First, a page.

“In England and Scotland, the Residues Regulations prohibit the use of certain substances as growth promoters and provide for a surveillance programme for residues of veterinary medicines…Regulation 470/2009 establishes maximum residues limits for pharmacologically active substances in foodstuffs from animal origin.”

That is, of course, quite salient to many of the debates that we have had in recent times. Paragraph 7.2 states:

“The policy objective is to maintain existing laws.”

We agree with that overall objective; the question is whether it will be achieved. Paragraph 7.3 talks about

“light touch regulatory controls on medicines that are approved in Northern Ireland and not Great Britain and that move from Northern Ireland onto the Great Britain market.”

Could the Minister elaborate a bit on what those light-touch regulatory controls actually mean?

I am grateful to the British Veterinary Association, whose members obviously deal with such matters on a day-to-day basis, for giving us some advice. The BVA said:

“In the medium term there may be concerns about the availability of medicines in Northern Ireland. Today, medicines are often shipped from the EU and warehoused in GB. They are then moved in smaller quantities to NI. Friction in the Irish Sea could make this difficult. For example, there could be a requirement for batch testing once medicines enter Northern Ireland. Northern Ireland is a small market. Similarly, if there are additional costs associated with sending medicines to Northern Ireland companies may choose to exit the Northern Ireland market.”

It is therefore very important that we get this right. I am frequently accused by Ministers of being unduly pessimistic about the future, so here is a note of positivity from the BVA, which says that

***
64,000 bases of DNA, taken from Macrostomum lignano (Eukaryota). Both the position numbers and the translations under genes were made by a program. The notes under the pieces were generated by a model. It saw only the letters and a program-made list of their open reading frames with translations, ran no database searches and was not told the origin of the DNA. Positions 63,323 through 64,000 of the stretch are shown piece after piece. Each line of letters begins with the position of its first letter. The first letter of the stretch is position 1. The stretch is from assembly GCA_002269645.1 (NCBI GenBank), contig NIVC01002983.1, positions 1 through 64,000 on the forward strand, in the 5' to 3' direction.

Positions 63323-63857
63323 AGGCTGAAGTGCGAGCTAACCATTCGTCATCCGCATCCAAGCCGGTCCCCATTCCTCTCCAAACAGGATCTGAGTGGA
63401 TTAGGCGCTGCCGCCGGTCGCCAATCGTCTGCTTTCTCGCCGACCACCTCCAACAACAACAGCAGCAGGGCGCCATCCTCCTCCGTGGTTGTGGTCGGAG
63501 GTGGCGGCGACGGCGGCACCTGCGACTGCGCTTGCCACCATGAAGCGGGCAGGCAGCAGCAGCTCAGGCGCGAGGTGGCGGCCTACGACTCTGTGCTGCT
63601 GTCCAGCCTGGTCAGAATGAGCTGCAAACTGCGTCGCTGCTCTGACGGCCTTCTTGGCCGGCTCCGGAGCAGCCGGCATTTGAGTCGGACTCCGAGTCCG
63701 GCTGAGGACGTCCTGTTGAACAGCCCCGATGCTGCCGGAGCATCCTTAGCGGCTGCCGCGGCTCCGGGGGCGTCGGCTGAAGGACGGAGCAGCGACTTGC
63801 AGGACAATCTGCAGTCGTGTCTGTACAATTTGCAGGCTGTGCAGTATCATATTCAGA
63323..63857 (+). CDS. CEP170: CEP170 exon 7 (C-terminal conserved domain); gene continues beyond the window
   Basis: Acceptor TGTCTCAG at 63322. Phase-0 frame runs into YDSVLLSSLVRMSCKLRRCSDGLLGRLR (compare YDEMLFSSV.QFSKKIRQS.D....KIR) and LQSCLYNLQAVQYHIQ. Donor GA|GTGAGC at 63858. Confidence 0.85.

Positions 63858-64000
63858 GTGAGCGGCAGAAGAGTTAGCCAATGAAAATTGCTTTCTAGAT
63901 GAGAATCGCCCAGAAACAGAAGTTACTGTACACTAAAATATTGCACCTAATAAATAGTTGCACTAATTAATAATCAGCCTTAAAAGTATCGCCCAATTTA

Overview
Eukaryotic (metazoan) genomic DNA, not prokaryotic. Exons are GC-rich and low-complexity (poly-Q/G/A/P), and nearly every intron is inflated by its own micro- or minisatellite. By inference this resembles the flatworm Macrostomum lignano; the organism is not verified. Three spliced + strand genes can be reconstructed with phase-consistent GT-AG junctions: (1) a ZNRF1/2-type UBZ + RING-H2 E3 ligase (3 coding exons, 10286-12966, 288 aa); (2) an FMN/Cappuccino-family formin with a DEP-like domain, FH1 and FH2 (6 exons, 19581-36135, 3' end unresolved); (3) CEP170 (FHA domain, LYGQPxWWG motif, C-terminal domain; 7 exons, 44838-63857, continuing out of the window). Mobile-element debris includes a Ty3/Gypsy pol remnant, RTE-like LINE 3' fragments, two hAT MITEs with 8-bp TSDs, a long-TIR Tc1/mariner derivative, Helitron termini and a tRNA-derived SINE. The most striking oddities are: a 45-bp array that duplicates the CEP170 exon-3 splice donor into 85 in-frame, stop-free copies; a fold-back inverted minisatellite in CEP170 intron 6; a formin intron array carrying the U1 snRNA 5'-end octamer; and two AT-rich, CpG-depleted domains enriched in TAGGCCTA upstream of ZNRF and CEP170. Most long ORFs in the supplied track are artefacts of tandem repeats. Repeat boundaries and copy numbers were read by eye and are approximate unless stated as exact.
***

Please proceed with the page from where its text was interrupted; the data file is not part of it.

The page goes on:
“an agreed approach had been reached on a phased process for implementing medicines regulation in Northern Ireland up to 31 December 2021, providing the additional time needed”.

That is good news, and it came from the Ireland/Northern Ireland Specialised Committee, which apparently met on 5 November, but it leaves some longer-term questions in the air. The BVA concludes:

“The concern is that there may be a requirement for a standalone authorisation process for Northern Ireland. As a result of the small market, this could see medicines companies choose to forgo the market.”

It is important that we get these things right in the future.

I am also grateful to the Secondary Legislation Scrutiny Committee in the House of Lords, which often does excellent work in this area. There is some correspondence between that Committee and Friends of the Earth, which had asked very detailed questions that the Department answered. It showed me the level of complexity in all this. With the best will in the world, I am not sure that any of us has the capacity, knowledge or time, frankly, to dig through the levels of complexity to be absolutely sure that nothing has been either overlooked or, if one were being unduly negative, passed through the back door in some way. The questions from Friends of the Earth certainly bear looking into. I will not trouble the Committee with the fine detail of each part, but I would be grateful if the Minister wrote in response to one or two of their points.

There is a detailed legalistic discussion about whether the analysis of animal product samples is subject to two pieces of legislation, one of which is removed in the first SI. The Department argues that it is replicated elsewhere, but I do not think Friends of the Earth are entirely convinced by that, though I am not in a position to judge.